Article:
It seems Yale has a history of forcing its students through this process. A Yale Herald piece from 2010 told the story of students in similar situations. It’s disturbing how little things have changed. “Stacy” was “informed that if she kept failing to reach [Yale Health]‘s goals for her, she would be withdrawn for the following semester.” Unfortunately, “the more she stressed out about gaining weight, the more she lost her appetite.”

Furthermore, a recent graduate messaged me saying that her cholesterol had actually gone up due to the intensive weight-gain diet she used to release herself from weekly weigh-ins.

It is clear that the University does care about students suspected of struggling with eating disorders. And it should. Eating disorders are particularly prevalent on college campuses and Yale is no exception. However, because the University blindly uses BMI as the primary means of diagnosis, it remains oblivious to students who truly need help but do not have low enough BMIs. Instead, it subjects students who have a personal and family history of low weight to treatment that harms our mental health. By forcing standards upon us that we cannot meet, the University plays the same role as fashion magazines and swimsuit calendars that teach us about the “correct shape” of the human body.

I was scheduled to have a mental health appointment at 9:00 a.m. and a weigh-in at 10:30 a.m. this past Friday. But I’m done. No more weigh-ins, no more blood draws. I don’t have an eating disorder, and I will not let Yale Health cause me to develop one. If Yale wants to kick me out, let them try — in the meantime, I’ll be studying for midterms, doing my best to make up for lost time.

. . .
If you are struggling with an eating disorder, call the National Eating Disorder Association hotline at 1-800-931-2237.


  1. Julie near Chicago says:

    *The cris de coeur of the students when I was in college….

  2. 90 Pounds – that is small by the standards of a big (well actually FAT) middle aged man such as me.

    But by the standards of a 5’2 tall young lady it is not ultra small – the authorities are being nasty busy-bodies.

  3. RogerC says:

    “they won’t look past the number on the scale, to see the person right in front in them”

    Sums up the nanny state mentality in a nutshell. It’s all about control. Sod the individual, as long as they comply.

  4. Kevin B says:

    A quick word of warning Julie; if you’re basing your opinion of Oxbridge* on old reruns of Morse or Lewis, (assuming you get such things near Chicago), I should point out that while there are fewer murders, (especially by dons), than in those fine programs, there is a lot more left wing lunacy.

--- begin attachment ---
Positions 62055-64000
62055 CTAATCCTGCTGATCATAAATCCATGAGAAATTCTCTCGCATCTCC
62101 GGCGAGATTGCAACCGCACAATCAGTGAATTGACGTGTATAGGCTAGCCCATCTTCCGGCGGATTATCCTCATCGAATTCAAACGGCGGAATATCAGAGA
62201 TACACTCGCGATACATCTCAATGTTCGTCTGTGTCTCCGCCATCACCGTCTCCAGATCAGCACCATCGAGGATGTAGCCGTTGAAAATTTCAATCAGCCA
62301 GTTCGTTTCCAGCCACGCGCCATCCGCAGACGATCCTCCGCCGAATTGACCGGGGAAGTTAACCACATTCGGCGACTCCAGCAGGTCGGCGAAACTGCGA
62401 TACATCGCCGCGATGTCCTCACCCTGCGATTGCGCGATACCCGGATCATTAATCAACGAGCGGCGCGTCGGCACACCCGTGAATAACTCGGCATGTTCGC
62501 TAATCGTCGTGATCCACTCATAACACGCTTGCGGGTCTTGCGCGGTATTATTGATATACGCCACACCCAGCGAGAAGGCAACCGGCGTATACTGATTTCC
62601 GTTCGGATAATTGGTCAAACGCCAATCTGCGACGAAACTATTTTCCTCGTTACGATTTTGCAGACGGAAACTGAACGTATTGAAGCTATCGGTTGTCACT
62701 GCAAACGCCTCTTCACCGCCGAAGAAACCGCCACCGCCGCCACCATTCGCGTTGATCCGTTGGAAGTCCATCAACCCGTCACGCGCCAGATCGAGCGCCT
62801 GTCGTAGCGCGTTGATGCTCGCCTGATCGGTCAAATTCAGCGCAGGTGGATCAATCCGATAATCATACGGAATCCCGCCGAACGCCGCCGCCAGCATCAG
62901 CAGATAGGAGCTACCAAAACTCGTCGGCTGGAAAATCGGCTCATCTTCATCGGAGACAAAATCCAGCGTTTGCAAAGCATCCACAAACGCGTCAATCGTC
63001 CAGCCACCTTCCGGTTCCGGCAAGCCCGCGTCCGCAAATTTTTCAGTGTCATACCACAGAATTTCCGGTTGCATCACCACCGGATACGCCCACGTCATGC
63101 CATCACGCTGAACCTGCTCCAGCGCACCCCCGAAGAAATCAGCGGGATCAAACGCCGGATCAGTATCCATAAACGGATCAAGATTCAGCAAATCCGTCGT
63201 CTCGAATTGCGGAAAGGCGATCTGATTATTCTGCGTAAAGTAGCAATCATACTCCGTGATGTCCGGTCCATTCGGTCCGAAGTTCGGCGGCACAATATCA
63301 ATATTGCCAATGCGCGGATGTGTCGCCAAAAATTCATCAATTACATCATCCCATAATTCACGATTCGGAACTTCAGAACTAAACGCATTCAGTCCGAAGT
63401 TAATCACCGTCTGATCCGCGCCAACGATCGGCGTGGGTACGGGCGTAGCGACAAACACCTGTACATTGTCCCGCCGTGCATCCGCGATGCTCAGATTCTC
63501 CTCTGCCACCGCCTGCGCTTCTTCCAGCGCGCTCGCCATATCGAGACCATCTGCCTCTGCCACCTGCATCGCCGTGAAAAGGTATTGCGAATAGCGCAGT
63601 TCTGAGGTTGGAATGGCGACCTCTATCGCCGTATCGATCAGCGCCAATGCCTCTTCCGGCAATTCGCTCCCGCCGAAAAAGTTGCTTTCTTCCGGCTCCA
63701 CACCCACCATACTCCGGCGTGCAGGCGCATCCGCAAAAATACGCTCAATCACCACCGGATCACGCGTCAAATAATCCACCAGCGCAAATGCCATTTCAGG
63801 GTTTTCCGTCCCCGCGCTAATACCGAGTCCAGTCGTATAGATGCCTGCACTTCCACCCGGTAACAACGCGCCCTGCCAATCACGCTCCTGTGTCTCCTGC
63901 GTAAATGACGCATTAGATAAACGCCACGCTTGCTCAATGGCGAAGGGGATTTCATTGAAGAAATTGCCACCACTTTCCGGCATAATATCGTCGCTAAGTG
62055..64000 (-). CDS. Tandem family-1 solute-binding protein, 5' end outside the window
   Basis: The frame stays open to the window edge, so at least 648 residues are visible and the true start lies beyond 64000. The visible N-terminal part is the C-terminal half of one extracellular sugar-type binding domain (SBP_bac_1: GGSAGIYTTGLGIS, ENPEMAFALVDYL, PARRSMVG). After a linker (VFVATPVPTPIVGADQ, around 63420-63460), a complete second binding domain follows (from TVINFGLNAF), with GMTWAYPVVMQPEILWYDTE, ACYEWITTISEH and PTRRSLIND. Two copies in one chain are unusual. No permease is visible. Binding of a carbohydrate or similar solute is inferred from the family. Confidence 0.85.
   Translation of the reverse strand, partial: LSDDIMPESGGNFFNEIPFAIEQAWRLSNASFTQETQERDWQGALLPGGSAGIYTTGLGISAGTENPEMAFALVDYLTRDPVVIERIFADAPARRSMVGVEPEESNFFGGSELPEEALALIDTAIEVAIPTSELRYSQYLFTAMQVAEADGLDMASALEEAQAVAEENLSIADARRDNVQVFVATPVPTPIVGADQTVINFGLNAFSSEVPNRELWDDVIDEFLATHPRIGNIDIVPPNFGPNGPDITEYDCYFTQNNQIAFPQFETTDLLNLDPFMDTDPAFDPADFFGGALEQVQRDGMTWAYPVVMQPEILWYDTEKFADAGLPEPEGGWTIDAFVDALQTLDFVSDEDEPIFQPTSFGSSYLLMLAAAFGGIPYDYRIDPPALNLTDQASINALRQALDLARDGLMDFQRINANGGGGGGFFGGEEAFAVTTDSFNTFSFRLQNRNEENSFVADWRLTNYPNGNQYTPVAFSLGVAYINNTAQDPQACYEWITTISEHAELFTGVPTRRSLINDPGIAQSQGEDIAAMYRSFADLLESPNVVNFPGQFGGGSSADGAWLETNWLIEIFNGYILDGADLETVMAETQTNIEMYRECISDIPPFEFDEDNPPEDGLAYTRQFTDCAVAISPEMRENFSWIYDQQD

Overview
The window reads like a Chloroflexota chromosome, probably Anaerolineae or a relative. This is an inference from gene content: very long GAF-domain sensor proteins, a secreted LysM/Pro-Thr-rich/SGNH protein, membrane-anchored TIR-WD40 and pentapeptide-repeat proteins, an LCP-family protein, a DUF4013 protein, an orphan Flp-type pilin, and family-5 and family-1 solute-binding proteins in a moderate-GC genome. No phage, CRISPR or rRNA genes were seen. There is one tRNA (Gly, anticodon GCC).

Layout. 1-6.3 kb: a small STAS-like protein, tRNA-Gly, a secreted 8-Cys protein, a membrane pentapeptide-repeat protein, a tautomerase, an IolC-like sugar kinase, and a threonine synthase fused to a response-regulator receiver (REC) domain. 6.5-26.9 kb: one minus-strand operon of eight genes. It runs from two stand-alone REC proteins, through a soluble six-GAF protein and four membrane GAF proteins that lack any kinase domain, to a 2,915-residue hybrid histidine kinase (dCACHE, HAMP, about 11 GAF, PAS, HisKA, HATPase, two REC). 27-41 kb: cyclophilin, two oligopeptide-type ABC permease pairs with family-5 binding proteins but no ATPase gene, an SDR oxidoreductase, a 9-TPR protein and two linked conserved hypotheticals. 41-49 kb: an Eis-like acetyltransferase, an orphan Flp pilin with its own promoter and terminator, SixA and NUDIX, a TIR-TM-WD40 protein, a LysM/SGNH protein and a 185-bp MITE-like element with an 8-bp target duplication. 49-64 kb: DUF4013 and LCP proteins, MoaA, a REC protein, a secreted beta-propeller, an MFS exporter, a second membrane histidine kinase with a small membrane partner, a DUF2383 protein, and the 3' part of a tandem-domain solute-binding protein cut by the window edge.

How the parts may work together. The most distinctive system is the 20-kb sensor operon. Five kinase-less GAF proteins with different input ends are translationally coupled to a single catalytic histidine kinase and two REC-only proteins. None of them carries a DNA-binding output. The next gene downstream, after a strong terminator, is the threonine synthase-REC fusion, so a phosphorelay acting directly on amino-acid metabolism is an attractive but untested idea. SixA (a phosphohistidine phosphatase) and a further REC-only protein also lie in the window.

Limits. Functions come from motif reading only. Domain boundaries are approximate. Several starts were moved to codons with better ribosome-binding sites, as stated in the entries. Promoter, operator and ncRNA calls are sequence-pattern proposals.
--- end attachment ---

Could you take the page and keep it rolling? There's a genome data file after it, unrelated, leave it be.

* I suppose this caveat should only apply to Oxford since, in Lewis, Cambridge features only in derisive sneers at Hathaway’s old Uni and is hardly mentioned at all in Morse. But it is even more loony than Oxford.

  5. RAB says:

    I’m six foot two, weigh ten and a half stone and look like a piece of wet string, my whole family did. We eat exactly what we want when we want and somehow all manage to live to 90.

  6. NickM says:

    Reminds me of a quote from Marilyn Monroe… I’ve spent hundreds of hours and thousands of dollars on therapy and you ask me why I’m unhappy?

  7. Julie near Chicago says:

    RAB, I don’t worry so much about The Luce. She can take care of herself in the face of Oxbridgian Authority anytime. For example, suppose I say “Lucy, come!” Unless she has reason to suspect a doggy treat may be on the agenda, she simply gives me the “Why should I?” look, and if no good reason is presented, the next look is “The hell you say,” and it’s back to sleep.

    Murders?? Tchah! She would prepare ham sandwiches and beer for any potential bad guys, and when they were replete she would lead them to the family valuables, for instance my third copy of one of my favorite SF paperbacks from 1956, in which all the pages have come loose and therefore are bound together in a rubber band.

    “Morse”? As in “Inspector Morse”? Yes, I think they ran it on PBS, but I never did see any of it. Who’s Lewis?

    RogerC, you’re absolutely right. Agree 100%. Observation applies to too many doctors, too. Grrr.

    Nick, I can’t believe it but I never heard that quote. It’s VUHN-DUHFULL :>))))!!!!

  8. Kevin B says:

    Julie, when Inspector Morse died on duty, (because – I believe – John Thaw, the actor who played him, was dying), ITV, the network that made the series, waited a decent interval then promoted Sergeant Lewis, Morse’s trusty sidekick, to Inspector, gave him his own trusty sidekick in the shape of Sergeant Hathaway, and carried on the series as Lewis,

    Then when the actor who played Lewis got tired of it all they promoted his trusty… No! No! Even ITV wouldn’t do something so crass.

    Instead, they created a prequel starring the young Morse, called Endeavor, so now they can do what I’ve only seen Star Trek do and broadcast three generations of the same program on the same day.

    And the point of all this waffling is that the three generations all solve vicious and nasty murders in and around Oxford, and usually involving the University, its students and its Dons.

  9. RAB says:

    Spot on Kevin B.

    And have you noticed that there is role reversal going on here? Of course you have!